After more than five years of haggling, the Carlsbad City Council has given its blessing to a massive resort and housing project planned for the northern side of the scenic Batiquitos Lagoon by the billionaire Hunt brothers of Dallas.
In a series of unanimous votes on various planning documents, the council gave the go-ahead late Tuesday for the $1-billion Pacific Rim Country Club and Resort, which, when completed, will have more than 2,800 residential units as well as a number of commercial structures.
While the 1,000-acre project has been the focus of much debate over the years, the council uncharacteristically remained virtually mute in granting approval.
Just prior to the series of votes, only Councilwoman Ann Kulchin took the opportunity to deliver a mild critique of the project, boasting that she was the council member who most often "took the Hunts to the woodshed" during the drawn-out negotiations on the deal and was "glad I did it."
Hunt Officials Elated
Officials at Hunt Properties Inc., who have been pushing the development proposal since it was unveiled in the early 1980s by oilmen Herbert and Nelson Bunker Hunt at a Texas-style barbecue in Carlsbad, were elated by the approval.
"We're absolutely delighted," said Larry Clemens, the Hunt Properties vice president who has served as the Dallas-based firm's local representative. "It was a lot of hard work. We essentially came from a negative position several years ago . . . to the positive position we have in the community today."
Clemens said Hunt Properties officials plan to present the project before the state Coastal Commission in April and, if all goes well, begin grading and construction in June.
When completed in about a decade, the development will include a 254-room hotel, an 18-hole golf course, extensive banquet and meeting facilities as well as a major athletic complex with 12 tennis courts, Olympic-size pool and health club. The initial phase is to involve construction of the hotel, golf course and about 1,500 residential units.
65% Detached Homes
Hunt Properties officials say about 65% of the units will be detached homes that will likely range from about $300,000 up to $1 million.
The huge project on the northern shore of the Lagoon has run a bureaucratic gauntlet since the Hunts began assembling the property in the late 1970s.
As initially envisioned by the brothers, best known for their reputed attempt to corner the international silver market in 1980, the development was to include 5,400 homes. City officials complained at the time that the developers had failed to take environmental concerns into consideration, arguing that the project was too dense for the shores of an ecologically sensitive wetland.
By last year, Hunt Properties had drafted a revised plan calling for construction of 4,300 homes, but that proposal was blocked when the city approved a strict growth management ordinance.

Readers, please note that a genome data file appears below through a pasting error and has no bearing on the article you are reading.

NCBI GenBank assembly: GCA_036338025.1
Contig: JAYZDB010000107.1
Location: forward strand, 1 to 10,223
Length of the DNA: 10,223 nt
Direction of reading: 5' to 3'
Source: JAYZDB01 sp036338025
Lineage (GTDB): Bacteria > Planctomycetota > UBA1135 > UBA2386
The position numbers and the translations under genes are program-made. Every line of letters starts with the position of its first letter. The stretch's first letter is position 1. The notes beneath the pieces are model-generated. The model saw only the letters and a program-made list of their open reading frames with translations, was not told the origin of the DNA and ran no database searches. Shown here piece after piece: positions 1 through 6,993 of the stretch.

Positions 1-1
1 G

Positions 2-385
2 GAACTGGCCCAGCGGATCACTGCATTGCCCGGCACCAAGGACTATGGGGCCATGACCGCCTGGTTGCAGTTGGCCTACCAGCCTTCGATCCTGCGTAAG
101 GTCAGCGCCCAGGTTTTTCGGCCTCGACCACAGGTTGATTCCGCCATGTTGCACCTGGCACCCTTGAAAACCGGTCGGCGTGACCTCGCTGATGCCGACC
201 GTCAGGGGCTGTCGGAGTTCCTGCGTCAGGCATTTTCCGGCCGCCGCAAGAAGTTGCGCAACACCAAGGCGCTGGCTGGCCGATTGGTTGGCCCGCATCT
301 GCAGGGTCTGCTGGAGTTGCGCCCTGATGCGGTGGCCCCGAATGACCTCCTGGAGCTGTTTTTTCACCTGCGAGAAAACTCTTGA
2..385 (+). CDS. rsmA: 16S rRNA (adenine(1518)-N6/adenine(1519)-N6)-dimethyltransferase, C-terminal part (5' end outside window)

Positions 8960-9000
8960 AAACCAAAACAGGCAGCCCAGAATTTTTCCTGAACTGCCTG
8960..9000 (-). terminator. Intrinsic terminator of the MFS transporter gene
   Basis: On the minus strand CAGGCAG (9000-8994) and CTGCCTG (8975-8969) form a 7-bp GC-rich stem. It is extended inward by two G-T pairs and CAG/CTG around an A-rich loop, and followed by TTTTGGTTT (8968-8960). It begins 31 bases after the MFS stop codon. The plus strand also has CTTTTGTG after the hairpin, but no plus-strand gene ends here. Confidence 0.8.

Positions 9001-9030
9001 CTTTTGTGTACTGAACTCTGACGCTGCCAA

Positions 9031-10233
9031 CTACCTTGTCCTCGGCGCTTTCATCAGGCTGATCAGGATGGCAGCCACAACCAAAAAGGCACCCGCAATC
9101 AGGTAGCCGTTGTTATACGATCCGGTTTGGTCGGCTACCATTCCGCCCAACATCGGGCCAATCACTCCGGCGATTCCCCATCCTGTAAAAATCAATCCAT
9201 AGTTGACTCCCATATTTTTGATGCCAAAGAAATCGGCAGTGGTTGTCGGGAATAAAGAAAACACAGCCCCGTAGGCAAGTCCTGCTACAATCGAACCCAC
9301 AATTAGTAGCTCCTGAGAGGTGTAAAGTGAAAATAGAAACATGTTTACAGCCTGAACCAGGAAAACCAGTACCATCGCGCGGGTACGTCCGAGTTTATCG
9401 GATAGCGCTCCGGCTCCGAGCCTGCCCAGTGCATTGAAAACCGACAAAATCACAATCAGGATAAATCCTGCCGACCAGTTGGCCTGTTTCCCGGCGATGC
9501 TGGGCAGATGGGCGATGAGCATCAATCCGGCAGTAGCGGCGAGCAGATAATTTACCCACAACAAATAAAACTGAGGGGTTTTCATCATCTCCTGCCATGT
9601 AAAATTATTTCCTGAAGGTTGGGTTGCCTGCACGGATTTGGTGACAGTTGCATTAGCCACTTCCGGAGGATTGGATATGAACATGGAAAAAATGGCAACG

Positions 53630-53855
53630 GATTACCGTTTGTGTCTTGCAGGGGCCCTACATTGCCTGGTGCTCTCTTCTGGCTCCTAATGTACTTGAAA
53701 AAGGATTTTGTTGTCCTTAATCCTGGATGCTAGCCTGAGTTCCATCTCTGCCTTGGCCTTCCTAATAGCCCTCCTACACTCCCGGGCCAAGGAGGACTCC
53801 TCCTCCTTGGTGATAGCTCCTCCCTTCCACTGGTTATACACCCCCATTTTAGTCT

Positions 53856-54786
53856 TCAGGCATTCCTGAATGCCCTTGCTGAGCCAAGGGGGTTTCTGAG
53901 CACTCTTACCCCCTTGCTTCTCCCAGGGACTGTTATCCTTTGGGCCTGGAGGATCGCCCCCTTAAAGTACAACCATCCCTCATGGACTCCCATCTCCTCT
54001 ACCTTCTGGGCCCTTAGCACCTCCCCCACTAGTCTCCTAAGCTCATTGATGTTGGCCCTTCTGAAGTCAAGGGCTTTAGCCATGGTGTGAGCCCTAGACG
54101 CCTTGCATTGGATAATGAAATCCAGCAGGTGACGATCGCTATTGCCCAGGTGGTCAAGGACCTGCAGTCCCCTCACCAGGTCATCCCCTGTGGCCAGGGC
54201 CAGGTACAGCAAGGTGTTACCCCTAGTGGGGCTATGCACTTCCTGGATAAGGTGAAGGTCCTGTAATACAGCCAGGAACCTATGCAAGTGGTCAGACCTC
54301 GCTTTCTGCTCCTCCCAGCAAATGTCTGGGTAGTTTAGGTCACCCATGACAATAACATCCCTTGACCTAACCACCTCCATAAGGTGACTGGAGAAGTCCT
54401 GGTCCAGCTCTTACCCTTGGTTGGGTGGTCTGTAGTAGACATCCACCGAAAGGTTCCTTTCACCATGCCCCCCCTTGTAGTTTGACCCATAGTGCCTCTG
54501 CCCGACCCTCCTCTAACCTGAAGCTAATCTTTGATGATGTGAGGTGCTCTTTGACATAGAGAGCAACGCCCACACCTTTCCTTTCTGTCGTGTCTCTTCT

Even Greater Reduction
With the new growth-management law in place, the number of dwelling units allowed in the project was reduced even further--to the current total.
In addition, the developers became a focal point of controversy in 1986 when they refused to donate more than 300 acres of land in Batiquitos Lagoon so a restoration project could go forward. That dispute has since been diffused, with the Hunts promising to turn over the land as soon as they receive the final go-ahead to build.
The year-long delay that resulted when the city approved its growth management plan had one positive benefit for the project--it allowed the firm to mount a potent public relations blitz featuring glossy mass-mailed brochures, a snappy video presentation on a local cable television channel, several open houses for nearby homeowners and a party for backers of the project.
Among the aspects of the project often ballyhooed by Hunt Properties executives are the public improvements that are a part of the deal--a 13-acre school site, a $12-million east-west highway designed to reduce traffic on busy La Costa Boulevard, park sites and the public sports center.
All that helped convince many residents in the community that Pacific Rim would be a boon for Carlsbad. Last month, the project sailed through the Planning Commission, as residents came and testified in favor of the development.
Residents flooded the council chambers for Tuesday's council hearing on the project, many of them speaking in favor of the development.
Other residents, however, expressed concerns about the traffic impacts of the project on their homes. Environmental advocates, meanwhile, urged the council to ensure that Batiquitos Lagoon is protected from silt runoff during construction of the project.